Human readable dmesg timestamps

Daniel Schutterop

Once in a while (just when you think you’re safe) somebody asks you when a specific event -like an I/O error- occured on a specific machine that was long lost in the battle for Eurasia, or at least, you thought it was.

As you expect, this ancient machine doesn’t support ‘dmesg -T’ in order to print the timestamp in a human readable format, so you’reĀ  left wondering: “Now how did I convert these timestamps into human readable date/times again?”
I did this waaaay too many times in the past, so now I just travel with the following snippet of code in my .bashrc for old machines:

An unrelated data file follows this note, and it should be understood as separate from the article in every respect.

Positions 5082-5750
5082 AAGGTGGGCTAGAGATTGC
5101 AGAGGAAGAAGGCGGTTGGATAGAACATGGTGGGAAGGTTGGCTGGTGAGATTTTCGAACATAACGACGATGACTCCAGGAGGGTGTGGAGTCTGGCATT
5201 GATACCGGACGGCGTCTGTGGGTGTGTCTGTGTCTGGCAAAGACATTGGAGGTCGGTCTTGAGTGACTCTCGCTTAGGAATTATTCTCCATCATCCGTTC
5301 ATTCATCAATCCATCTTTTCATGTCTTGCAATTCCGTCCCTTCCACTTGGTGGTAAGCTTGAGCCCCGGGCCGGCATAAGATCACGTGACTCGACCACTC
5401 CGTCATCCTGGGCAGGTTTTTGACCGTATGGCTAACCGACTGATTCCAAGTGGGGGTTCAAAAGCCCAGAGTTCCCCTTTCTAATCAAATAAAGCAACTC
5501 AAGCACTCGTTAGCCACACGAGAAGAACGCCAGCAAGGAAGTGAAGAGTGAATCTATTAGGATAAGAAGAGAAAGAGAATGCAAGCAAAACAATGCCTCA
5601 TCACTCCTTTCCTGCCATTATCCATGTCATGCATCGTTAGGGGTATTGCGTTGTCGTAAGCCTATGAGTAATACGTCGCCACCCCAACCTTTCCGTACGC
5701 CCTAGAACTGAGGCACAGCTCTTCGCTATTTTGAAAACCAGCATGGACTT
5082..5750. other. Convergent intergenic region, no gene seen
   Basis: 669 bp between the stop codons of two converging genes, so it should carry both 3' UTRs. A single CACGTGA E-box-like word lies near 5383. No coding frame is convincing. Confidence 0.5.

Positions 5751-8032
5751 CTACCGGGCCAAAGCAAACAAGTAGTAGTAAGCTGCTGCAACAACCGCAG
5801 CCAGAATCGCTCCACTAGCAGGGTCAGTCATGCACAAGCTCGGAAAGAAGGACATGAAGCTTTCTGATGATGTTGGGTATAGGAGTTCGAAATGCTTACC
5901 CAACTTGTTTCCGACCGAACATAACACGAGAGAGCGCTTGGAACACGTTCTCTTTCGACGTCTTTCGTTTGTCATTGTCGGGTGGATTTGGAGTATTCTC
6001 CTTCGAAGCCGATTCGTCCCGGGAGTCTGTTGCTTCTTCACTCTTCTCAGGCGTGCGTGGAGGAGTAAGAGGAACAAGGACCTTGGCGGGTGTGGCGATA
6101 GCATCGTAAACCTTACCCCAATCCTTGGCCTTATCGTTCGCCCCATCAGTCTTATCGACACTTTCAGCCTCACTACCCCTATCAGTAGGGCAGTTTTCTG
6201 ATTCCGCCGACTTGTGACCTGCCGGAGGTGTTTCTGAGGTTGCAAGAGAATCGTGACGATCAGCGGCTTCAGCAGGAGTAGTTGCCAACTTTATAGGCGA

dmesg_readable () {
$(type -P dmesg) "$@" | perl -w -e 'use strict;
my ($getUptime) = do { local @ARGV="/proc/uptime";<> };

($getUptime) = ($getUptime =~ /^(\d+)\./);

foreach my $line (<>) {
printf( ($line=~/^\[\s*(\d+)\.\d+\](.+)/) ? ( "[%s]%s\n", scalar localtime(time - $getUptime + $1), $2 ) : $line )
alias dmesg=dmesg_readable

There are probably easier (or better) ways to get it done, but this sure works for me.


you might also like